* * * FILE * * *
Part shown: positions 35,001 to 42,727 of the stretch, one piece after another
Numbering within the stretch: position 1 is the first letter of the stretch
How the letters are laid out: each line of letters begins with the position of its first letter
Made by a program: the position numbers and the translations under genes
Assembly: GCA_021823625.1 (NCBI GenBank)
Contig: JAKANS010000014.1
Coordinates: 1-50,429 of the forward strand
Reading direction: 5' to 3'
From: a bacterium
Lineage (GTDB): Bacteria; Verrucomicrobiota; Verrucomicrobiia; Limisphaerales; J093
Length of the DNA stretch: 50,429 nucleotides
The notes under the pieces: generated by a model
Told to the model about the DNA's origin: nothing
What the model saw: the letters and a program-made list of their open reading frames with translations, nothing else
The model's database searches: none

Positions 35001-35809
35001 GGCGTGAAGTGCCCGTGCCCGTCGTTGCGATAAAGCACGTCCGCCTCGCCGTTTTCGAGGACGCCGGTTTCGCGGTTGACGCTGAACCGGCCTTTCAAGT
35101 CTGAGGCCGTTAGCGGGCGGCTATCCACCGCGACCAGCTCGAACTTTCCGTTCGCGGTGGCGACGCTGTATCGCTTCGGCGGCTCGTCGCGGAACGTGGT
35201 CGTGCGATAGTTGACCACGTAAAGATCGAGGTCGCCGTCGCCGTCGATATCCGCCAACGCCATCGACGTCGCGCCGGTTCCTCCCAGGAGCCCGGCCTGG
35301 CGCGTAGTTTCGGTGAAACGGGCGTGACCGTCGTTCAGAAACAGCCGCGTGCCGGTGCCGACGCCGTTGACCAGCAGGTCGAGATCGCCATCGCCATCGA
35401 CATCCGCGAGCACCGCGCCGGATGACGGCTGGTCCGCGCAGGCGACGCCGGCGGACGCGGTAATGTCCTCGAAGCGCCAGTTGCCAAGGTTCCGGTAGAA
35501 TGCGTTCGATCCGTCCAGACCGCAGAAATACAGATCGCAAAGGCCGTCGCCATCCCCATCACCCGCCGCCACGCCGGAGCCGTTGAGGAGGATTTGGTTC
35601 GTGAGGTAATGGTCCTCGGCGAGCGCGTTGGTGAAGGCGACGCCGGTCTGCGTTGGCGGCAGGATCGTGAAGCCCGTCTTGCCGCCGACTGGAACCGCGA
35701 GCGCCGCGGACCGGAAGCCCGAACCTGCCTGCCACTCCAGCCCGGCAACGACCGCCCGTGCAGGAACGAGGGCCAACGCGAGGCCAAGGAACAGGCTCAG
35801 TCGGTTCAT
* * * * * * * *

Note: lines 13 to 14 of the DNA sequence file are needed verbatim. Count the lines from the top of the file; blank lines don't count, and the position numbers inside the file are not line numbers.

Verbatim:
Told to the model about the DNA's origin: nothing
What the model saw: the letters and a program-made list of their open reading frames with translations, nothing else